From: Vinu Arumugham (email@example.com)
Date: Fri Jul 28 2000 - 09:16:43 PDT
Why is a long narrow trace in series with a bead a poor filter? I expect
long narrow traces, being more inductive, to help block high frequency
> In my designs where I use ferrites for power supply filtering, I
> always include caps on both sides of the ferrites. Also, the filtered
> side is always a generously wide trace, if not a an isolated "island".
> I agree with Mark that an improperly executed ferrite filter actually
> increases noise. For example, a bead between a plane and a power pin
> would probably not provide much benefit if the power pin were
> connected to the bead with a long, narrow trace. In such cases, it
> would probably be better to connect the power pin directly to the
> power plane and then use a high frequency cap next to the pin to help
> filter noise.
> The impedance you are adding is meant to block high frequency noise,
> not the desired DC power levels. Generally this technique is useful
> for noise-sensitive designs, like the front end of a receiver before
> A/D conversion, even if planes are used. Like any other general
> statements, there are likely to be exceptions, as Mark noted, specific
> situations may require specific actions.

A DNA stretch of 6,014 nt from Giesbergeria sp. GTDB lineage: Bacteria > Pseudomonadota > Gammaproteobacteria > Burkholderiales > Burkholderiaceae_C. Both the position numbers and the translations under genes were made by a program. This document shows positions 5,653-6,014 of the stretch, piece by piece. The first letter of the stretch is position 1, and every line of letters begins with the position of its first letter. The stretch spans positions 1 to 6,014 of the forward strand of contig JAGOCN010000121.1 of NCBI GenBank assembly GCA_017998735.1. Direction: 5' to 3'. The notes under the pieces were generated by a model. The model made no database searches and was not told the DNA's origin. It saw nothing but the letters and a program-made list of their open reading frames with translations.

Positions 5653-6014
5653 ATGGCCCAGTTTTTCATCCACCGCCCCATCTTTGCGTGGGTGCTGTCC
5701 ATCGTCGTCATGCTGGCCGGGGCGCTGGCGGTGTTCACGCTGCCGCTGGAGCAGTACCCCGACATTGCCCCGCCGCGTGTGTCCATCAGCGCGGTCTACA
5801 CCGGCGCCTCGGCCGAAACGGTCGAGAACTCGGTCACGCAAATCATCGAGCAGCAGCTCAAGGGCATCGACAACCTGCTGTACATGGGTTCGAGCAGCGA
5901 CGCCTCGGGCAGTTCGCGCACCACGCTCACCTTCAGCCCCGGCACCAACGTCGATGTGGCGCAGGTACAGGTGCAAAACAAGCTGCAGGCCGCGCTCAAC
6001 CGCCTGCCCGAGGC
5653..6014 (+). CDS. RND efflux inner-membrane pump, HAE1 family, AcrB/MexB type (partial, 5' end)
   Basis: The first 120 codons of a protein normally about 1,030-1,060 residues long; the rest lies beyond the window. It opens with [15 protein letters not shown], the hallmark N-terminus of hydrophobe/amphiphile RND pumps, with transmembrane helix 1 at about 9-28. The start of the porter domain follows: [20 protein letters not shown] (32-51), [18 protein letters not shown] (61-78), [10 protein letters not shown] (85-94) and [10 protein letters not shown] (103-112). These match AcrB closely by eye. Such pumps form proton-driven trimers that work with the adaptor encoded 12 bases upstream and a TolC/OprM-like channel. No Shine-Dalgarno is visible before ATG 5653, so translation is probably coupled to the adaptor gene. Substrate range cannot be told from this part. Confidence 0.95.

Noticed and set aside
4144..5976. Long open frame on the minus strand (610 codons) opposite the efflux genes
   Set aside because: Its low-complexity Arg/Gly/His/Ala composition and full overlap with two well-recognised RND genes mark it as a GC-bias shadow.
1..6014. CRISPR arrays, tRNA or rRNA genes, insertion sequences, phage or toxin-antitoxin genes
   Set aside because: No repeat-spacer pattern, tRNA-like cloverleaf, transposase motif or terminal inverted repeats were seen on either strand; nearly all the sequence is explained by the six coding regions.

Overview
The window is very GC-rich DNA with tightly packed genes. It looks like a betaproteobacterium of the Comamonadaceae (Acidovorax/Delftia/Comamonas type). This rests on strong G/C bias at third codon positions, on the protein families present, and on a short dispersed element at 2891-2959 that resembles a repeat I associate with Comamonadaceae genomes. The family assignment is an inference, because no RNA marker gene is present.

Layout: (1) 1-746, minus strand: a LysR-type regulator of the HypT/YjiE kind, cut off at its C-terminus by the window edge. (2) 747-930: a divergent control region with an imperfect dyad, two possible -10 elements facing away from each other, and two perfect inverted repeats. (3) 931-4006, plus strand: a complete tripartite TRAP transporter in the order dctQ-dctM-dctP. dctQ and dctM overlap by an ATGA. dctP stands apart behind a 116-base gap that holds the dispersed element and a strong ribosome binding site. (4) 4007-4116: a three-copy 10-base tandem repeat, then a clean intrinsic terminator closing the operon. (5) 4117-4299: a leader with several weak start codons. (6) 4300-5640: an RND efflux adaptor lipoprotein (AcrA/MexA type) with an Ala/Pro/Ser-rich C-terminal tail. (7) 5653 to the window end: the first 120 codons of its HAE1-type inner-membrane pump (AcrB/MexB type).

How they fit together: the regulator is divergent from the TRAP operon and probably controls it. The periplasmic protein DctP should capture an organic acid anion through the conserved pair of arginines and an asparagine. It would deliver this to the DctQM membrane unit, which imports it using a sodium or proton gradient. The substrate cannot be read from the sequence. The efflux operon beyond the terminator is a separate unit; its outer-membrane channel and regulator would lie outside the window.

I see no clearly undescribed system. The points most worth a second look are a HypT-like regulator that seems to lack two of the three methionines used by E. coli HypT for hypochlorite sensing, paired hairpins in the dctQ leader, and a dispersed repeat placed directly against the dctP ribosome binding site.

> Mark Gill wrote:
>> Mike -
>> I have seen both effects, where it has filtered noise from loud
>> power&ground planes, but also, where it increased the noise at the
>> oscillator due to how the filtering was designed and implemented.
>> Also, be careful about EMC recommendations - they are not generic in
>> nature, and can lead to a great deal of both problems and costs if
>> not applied to the correct situation. Specific situations lead to
>> specific treatments.
>> Mark Gill, P.E.
>> EMC/Safety/NEBS Design
>> Nortel Networks - RTP, NC, USA
>> -----Original Message-----
>> From: Mayer, Mike [SMTP:firstname.lastname@example.org]
>> Sent: Tuesday, July 25, 2000 11:14 AM
>> To: 'email@example.com'
>> Subject: [SI-LIST] : Ferrites on power leads
>> A couple of people here attended a seminar recently and were
>> given advice on
>> a design. Among the suggestions were placing ferrite beads in
>> series with
>> the power connection of all oscillators and in series with the
>> power pins of
>> the board connector (it is a daughter card). I'm assuming the
>> reasoning is
>> that this will "keep noise out of the power distribution
>> Is this technique valid for designs that use power and ground
>> In every other case we try to minimize the impedance of power
>> It seems counter-intuitive to take oscillators and try to add
>> impedance to
>> their power connections. Are they really that much worse than
>> modern CMOS
>> devices with millions of transistors switching at multiples of
>> the bus
>> frequency and hundreds of sub-nanosecond I/O drivers? And does
>> a board with
>> power and ground planes that plugs onto a board with power and
>> ground planes
>> need ferrites in series with its power connections?
>> This seems like it improperly applying rules that may have
>> applied to boards
>> without power and ground planes.
>> Mike Mayer Artesyn Communication
>> Products, Inc
>> Senior Hardware Design Engineer Madison, WI
>> firstname.lastname@example.org http://www.artesyncp.com
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